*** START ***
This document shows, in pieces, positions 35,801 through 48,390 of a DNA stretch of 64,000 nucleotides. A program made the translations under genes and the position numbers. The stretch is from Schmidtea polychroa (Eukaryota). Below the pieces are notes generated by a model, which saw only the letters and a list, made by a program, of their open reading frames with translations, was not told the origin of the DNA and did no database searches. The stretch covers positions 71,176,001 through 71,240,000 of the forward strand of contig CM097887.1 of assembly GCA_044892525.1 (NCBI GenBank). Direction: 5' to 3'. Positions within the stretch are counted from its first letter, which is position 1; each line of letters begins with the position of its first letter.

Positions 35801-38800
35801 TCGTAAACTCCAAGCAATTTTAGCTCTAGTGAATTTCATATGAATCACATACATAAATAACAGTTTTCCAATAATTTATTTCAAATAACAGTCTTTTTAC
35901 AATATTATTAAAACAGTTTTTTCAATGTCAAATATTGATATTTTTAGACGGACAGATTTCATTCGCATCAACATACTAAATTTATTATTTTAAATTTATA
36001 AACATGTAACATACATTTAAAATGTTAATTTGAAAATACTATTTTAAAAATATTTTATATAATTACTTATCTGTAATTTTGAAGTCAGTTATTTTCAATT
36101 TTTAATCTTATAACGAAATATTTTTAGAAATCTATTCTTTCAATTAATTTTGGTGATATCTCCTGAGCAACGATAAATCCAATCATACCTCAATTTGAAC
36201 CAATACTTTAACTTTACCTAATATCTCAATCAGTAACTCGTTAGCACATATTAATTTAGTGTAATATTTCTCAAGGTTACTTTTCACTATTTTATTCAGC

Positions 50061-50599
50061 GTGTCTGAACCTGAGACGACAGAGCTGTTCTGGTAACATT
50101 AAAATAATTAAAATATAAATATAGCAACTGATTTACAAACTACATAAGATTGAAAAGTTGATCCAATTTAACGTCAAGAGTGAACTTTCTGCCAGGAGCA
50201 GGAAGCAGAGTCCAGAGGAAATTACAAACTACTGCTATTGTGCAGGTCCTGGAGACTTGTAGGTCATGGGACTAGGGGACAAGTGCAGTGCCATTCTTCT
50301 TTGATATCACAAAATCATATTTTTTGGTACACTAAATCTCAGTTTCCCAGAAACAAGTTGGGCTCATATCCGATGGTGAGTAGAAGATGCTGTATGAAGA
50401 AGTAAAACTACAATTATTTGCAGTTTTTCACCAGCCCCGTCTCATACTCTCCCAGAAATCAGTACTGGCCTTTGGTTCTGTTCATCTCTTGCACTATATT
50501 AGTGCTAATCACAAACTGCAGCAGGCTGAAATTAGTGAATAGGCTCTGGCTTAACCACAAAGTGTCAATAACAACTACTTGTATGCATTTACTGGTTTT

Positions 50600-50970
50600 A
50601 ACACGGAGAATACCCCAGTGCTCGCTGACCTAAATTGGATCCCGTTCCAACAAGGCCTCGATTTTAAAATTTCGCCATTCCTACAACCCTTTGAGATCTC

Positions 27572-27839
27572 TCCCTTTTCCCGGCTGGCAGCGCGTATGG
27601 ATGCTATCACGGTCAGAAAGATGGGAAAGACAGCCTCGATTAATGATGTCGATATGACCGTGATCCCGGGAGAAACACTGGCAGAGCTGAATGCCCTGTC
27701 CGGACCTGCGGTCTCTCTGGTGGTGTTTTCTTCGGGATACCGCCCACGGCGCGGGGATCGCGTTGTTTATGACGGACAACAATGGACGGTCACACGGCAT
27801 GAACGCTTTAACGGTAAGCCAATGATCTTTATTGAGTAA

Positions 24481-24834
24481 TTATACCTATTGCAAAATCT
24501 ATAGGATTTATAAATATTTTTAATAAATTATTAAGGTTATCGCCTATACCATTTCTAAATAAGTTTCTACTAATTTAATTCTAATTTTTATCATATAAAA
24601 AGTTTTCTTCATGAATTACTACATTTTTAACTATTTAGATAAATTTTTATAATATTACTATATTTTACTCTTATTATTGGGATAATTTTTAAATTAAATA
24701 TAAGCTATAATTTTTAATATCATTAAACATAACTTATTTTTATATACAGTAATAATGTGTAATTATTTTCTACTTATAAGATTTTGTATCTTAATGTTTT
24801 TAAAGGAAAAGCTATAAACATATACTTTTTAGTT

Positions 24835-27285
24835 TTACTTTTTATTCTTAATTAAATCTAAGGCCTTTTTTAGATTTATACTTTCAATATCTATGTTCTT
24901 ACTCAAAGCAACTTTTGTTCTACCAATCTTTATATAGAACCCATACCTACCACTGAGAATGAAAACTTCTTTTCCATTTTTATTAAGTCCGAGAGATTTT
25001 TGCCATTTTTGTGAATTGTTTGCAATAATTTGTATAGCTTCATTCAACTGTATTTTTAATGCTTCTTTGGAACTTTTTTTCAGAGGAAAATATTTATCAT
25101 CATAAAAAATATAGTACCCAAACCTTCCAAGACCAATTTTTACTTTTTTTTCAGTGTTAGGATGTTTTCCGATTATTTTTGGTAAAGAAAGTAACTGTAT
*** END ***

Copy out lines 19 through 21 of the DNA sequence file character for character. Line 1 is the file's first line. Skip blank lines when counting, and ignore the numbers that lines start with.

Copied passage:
27572 TCCCTTTTCCCGGCTGGCAGCGCGTATGG
27601 ATGCTATCACGGTCAGAAAGATGGGAAAGACAGCCTCGATTAATGATGTCGATATGACCGTGATCCCGGGAGAAACACTGGCAGAGCTGAATGCCCTGTC
27701 CGGACCTGCGGTCTCTCTGGTGGTGTTTTCTTCGGGATACCGCCCACGGCGCGGGGATCGCGTTGTTTATGACGGACAACAATGGACGGTCACACGGCAT